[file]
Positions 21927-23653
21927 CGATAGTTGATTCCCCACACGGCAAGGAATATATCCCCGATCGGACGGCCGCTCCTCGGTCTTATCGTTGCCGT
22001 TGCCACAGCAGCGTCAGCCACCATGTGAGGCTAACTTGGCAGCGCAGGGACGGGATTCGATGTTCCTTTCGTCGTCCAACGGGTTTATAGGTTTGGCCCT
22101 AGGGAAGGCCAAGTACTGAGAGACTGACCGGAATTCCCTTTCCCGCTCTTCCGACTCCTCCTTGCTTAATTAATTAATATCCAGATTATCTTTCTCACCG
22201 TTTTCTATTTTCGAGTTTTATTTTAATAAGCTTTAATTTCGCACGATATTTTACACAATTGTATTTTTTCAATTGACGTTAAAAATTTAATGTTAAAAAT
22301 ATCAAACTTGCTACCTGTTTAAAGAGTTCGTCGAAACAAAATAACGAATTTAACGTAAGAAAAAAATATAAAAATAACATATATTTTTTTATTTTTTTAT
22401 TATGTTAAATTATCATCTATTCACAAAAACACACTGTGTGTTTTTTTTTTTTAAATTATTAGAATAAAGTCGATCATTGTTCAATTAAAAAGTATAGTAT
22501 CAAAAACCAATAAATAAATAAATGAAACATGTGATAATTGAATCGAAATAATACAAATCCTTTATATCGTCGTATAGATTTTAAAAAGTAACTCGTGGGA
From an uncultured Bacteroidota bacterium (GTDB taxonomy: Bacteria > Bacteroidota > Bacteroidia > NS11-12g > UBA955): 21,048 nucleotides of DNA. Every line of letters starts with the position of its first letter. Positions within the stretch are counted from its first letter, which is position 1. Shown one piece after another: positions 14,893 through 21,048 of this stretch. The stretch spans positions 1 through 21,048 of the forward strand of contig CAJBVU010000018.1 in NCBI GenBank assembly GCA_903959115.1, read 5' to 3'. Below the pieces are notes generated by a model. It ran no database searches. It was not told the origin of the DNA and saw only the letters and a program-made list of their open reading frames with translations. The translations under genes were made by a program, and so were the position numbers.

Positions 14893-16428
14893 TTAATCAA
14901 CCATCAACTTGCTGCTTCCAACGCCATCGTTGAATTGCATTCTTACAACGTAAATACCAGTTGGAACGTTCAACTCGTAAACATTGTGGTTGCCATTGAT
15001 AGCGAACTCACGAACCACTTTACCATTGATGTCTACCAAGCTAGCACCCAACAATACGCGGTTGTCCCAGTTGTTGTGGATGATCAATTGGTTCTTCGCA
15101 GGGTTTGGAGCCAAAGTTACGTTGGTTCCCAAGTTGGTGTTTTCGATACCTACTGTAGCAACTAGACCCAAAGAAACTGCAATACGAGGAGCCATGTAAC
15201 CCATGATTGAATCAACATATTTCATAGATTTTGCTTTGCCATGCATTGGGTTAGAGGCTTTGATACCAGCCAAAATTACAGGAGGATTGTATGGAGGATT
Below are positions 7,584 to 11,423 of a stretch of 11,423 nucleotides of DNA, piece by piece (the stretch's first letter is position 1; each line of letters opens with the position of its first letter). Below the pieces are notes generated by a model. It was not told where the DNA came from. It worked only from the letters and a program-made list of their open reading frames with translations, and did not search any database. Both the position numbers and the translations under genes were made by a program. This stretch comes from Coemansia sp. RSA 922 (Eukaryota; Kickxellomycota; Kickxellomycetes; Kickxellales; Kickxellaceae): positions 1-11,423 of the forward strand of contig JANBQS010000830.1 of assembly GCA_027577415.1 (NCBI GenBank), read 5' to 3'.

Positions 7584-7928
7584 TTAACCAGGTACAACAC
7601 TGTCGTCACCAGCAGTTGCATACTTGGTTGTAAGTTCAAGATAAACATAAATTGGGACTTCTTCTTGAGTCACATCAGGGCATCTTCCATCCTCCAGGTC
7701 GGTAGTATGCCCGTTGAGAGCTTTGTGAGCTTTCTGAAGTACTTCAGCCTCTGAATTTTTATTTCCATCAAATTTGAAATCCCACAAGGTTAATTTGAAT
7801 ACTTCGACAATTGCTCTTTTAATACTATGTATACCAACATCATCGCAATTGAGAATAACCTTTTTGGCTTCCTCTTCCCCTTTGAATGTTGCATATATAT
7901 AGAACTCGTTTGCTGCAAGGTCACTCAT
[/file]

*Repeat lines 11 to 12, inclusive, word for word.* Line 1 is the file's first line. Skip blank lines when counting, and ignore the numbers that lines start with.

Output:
14893 TTAATCAA
14901 CCATCAACTTGCTGCTTCCAACGCCATCGTTGAATTGCATTCTTACAACGTAAATACCAGTTGGAACGTTCAACTCGTAAACATTGTGGTTGCCATTGAT